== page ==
A popular Hong Kong singer and pro-democracy activist will not be allowed to perform at one of the city’s top theaters later this month, in an indication that a crackdown by authorities on dissent is reaching the entertainment and cultural sphere.
The Hong Kong Arts Centre cited a public safety clause in canceling Denise Ho’s venue reservations for her concerts, according to a statement posted Wednesday on Facebook by the singer’s company, Goomusic.
Separately, a court sentenced seven pro-democracy activists to between 11 and 16 months in jail for an unauthorized assembly during anti-government protests in 2019.
The cancellation of Ho’s concerts came days after pro-Beijing newspaper Ta Kung Pao accused her of being “anti-China” due to her involvement in the 2019 pro-democracy movement in Hong Kong. Ho is an outspoken activist who joined in widespread protests in 2014 and again in 2019 that sought to protect Hong Kong’s longstanding civil liberties from mainland Chinese interference.
“We can’t help but ask how the Hong Kong Arts Centre, as an independent institution supporting contemporary art which has been operating for 44 years, can now arbitrarily suspend contracts without substantive evidence?” Goomusic said.
Ho’s sold-out concerts were slated for September 8 to 12.
The cancellation has fed concerns that Hong Kong’s flourishing cultural scene, which in the past was known for its freedom of expression, is the latest target as Beijing tightens its control over the city.
Hong Kong authorities have over the past year arrested dozens of pro-democracy activists and pushed through electoral reforms that would reduce the number of directly elected legislators in the city.
The seven sentenced activists had pleaded guilty to charges including organizing and inciting others to take part in the unauthorized assembly on Oct. 20, 2019. They included lawyer Albert Ho and Figo Chan, leader of the disbanded Civil Human Rights Front.
Of the seven, only one — Raphael Wong of the League of Social Democrats political party — was not already serving jail time. The other six had been convicted earlier in relation to other unauthorized assemblies.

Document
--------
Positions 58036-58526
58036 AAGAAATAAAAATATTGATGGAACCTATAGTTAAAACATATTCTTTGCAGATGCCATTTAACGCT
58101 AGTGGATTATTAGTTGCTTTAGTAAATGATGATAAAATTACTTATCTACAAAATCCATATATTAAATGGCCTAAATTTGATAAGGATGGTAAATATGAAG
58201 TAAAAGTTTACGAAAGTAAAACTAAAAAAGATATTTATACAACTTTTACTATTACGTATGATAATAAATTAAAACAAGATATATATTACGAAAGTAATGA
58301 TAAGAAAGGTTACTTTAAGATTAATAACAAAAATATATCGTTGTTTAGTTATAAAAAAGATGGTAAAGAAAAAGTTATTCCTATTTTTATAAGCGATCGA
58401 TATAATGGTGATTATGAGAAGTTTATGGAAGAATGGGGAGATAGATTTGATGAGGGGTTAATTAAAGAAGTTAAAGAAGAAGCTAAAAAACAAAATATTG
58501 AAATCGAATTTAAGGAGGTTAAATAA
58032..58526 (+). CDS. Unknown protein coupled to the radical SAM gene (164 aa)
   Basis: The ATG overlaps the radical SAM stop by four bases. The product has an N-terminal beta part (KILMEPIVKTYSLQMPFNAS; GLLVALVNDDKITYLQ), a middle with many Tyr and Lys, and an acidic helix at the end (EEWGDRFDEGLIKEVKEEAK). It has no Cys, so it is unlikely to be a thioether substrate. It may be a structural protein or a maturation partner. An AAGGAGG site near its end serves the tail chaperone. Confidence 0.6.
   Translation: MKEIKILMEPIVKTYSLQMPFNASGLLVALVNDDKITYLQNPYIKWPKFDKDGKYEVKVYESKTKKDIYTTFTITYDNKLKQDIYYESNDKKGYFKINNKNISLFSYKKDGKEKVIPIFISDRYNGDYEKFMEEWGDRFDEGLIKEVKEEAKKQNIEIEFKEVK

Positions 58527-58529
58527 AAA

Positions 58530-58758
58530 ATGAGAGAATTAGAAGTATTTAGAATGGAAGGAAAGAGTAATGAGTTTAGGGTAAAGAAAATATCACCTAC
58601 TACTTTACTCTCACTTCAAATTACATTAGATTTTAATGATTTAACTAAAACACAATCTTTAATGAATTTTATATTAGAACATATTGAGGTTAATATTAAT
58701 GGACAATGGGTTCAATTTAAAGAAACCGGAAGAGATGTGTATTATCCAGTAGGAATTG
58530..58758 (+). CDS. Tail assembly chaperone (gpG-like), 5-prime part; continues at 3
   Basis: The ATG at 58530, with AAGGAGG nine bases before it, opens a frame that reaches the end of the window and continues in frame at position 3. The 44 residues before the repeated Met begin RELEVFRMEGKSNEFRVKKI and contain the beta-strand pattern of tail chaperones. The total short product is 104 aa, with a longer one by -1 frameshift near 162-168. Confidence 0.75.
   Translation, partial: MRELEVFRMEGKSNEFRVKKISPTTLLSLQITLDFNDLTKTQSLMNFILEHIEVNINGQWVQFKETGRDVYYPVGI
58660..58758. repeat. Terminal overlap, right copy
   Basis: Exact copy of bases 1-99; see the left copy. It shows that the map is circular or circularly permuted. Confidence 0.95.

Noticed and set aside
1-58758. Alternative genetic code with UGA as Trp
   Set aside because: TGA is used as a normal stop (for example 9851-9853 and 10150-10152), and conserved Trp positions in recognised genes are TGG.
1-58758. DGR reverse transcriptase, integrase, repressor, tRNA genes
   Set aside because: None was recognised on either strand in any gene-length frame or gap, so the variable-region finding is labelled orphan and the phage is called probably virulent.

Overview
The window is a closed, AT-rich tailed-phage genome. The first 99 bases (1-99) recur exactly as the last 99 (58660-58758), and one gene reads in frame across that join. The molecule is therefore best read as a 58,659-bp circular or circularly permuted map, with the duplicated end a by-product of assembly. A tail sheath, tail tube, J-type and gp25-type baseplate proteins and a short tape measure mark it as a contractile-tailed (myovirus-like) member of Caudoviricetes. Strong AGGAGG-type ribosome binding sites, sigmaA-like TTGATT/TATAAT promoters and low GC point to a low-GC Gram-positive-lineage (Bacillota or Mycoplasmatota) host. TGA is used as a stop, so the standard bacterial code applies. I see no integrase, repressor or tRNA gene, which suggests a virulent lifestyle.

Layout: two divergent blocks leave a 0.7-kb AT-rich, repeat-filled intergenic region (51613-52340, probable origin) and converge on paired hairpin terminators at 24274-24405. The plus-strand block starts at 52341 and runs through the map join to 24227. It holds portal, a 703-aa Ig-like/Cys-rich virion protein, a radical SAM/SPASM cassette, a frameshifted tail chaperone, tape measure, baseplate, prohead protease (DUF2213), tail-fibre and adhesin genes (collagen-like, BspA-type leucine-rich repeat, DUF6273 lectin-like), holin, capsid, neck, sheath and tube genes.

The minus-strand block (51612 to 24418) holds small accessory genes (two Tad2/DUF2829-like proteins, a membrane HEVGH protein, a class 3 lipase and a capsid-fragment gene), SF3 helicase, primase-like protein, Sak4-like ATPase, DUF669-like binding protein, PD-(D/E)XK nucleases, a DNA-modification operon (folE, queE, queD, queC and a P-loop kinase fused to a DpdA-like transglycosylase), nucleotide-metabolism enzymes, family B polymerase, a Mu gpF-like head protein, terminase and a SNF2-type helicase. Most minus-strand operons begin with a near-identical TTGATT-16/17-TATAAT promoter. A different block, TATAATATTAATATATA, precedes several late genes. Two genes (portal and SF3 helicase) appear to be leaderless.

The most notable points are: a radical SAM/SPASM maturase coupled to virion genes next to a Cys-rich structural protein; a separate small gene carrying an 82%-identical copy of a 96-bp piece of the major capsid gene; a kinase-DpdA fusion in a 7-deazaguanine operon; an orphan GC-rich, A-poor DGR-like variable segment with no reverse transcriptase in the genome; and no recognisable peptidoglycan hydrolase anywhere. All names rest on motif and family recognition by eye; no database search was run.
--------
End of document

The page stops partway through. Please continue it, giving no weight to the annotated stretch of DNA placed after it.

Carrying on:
Critics have accused Beijing and Hong Kong authorities of limiting freedoms promised to the city when it was handed over by the British to mainland China in 1997. According to Goomusic, the Hong Kong Arts Centre cancelled the reservation under a clause stating that it could terminate the booking of a venue if the person renting the venue fails to observe the terms and conditions in circumstances where “public order or public safety would be endangered.” Ho’s company said the Hong Kong Arts Centre had told Goomusic representatives that it was “bound to observe closely the recent developments in society.” Ho’s company said it would refund ticket buyers and that the singer will livestream her concert instead on Sept. 12.
“We may face constraints in performance venues, but the stage itself is not limited by boundaries,” Goomusic said.
Chow, who directed the films “Ten Years” and “Revolution of our Times” about the city’s democracy movement, held a private screening of his film “Beyond the Dream” last week.
Authorities raided the screening and accused attendees of flouting social-distancing rules, since public gatherings in Hong Kong are currently limited to four people. Chow said the private screening was limited to friends only, saying on a local radio program that he would not pay the fine and would take the case to court instead. The city’s social-distancing restrictions do not apply to private gatherings.
(This story has not been edited by Devdiscourse staff and is auto-generated from a syndicated feed.)